Data-driven decisions improves COVID-19 vaccine production

Process engineers enabled with advanced analytics can have better operational control.

By Michael Chang May 20, 2021

The speed at which vaccines for COVID-19 became available – from development to clinical trials to production is something the world has never seen. In a way, we were lucky to have had this happen in a time with so many scientific and digital advancements. Producing a vaccine for a global pandemic in less than a year is something that could not have been possible without digital technologies.

Many pharmaceutical companies have had to contend with complex process challenges while mass producing an effective and safe vaccine at a record pace. So now, when time is of the essence, vaccine producers can’t afford minor incidents along the production line, bad quality batches or unscheduled downtime due to failing equipment. Luckily, the rapid adoption of IIoT-enabled solutions like automated operations, process simulations and advanced data analytics have helped organizations become safer, more efficient and cost effective. When it comes to the production of something as critical as a vaccine, self-service advanced analytics in particular is a production and quality control game-changer.

Components of vaccine quality

When the pandemic hit, self-service analytics took center stage to help pharmaceutical companies ensure high standards for the COVID-19 vaccine were maintained. Quality for pharmaceutical manufacturers relates to the quality and performance attributes of the raw material used in the production process in addition to production line performance. Principal ingredients in producing Covid-19 vaccines comprise of water, adjuvants, preservatives/stabilizers, and the active ingredient (antigens), which contains residual inactive ingredients necessary to the actual production process. Equipment health, storage and shipment conditions, packaging, and handling are other key factors that could impact product quality.

During pharmaceutical production, it is good manufacturing practice to utilize a process control system (PCS) to maintain consistent levels of quality, cost, and capacity, while also ensuring worker safety. Another important component to ensuring product quality are self-service analytics, which can leverage process time-series data. Captured from sensors throughout the production line, self-service analytics can analyze time-series data to give experts process insights to improve operational performance and control product quality. Self-service analytics also allows for the integration of crucial batch information, which can be assessed and tracked for quality control purposes.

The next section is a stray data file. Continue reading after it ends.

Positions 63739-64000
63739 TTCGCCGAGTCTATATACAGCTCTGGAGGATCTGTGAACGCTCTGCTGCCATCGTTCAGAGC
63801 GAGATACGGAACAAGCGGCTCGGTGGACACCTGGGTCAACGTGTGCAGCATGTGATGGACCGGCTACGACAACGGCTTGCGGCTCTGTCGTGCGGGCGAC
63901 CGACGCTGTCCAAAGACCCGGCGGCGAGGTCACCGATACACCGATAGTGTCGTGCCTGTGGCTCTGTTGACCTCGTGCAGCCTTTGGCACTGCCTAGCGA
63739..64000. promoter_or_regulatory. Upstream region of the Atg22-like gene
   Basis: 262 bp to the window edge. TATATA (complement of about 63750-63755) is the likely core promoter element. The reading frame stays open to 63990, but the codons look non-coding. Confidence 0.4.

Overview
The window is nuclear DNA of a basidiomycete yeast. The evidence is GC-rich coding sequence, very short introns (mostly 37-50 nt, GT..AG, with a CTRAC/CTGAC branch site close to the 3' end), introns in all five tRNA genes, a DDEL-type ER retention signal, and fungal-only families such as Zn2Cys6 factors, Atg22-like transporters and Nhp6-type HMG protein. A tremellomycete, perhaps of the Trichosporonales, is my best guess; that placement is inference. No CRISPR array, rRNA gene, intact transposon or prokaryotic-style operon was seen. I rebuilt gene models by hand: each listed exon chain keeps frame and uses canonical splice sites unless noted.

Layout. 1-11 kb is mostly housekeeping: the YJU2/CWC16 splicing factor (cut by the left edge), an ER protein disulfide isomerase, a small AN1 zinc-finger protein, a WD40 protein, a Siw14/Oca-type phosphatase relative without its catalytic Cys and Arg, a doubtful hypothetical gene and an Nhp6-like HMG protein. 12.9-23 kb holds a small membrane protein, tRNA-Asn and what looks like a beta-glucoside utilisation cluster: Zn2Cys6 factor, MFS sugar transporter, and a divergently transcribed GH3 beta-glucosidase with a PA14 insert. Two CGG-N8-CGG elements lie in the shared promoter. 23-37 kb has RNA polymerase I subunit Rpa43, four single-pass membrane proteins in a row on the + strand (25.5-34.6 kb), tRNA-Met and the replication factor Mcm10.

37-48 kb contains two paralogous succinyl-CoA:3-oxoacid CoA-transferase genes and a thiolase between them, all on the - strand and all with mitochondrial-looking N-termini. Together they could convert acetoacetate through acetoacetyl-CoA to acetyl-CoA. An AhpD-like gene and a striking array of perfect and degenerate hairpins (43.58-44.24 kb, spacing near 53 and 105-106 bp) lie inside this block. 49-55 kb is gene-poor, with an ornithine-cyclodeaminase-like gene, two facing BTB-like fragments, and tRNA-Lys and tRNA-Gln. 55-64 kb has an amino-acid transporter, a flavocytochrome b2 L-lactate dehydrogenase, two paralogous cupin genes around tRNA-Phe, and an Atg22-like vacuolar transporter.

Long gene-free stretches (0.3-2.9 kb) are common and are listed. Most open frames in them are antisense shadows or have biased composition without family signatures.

Quality assurance (QA) delivers confidence that quality standards are being upheld. Certain activities and actions can be performed to prevent quality problems by utilizing systematic measurement, comparisons with known standards, monitoring the production processes and variables, and establishing an associated feedback loop. The pH, temperature, and cycle time are key variables that should be monitored because they can affect quality. Sensor-generated time-series data of these variables should also be monitored.

Harnessing the power of advanced analytics

Data scientists have been using sensor-generated time-series data, which could include data from other sources as well, to create process monitoring and prediction models used to resolve complicated process challenges. This problem-solving approach is a time consuming and analytically demanding and requires experts in the field, so only the most critical process problems can feasibly be addressed.

However, process and subject matter experts (SMEs) are already conducting some data analytics on a daily basis through the studying, troubleshooting, and optimizing of their processes. Importing data from sensors and integrating contextual information from other sources often involves filtering out irrelevant periods and performing mathematical manipulations as well as calculating correlations. All of which is an iterative process. Similar to the approaches data scientists take, traditional approaches in process analyses tend to be extremely time-consuming. A thorough exploration that would take days, sometime even weeks, is often only for the most critical problems.

A more practical, effective approach is to allow SMEs to do more advanced analytics themselves, so they can leverage their process knowledge and time-series data to monitor, analyze, and predict industrial processes. An example of this approach is when SMEs used self-service advanced analytics to optimize COVID vaccine production.

SMEs were able to interpret the time-series data to uncover meaningful information regarding production processes at any given time. Data was easily visualized, and patterns easily recognized. In addition, the machine learning (ML) capabilities of the self-service analytics supported users allowing them to more quickly troubleshoot problems and optimize operations.

Eliminate data silos to further contribute to product and quality control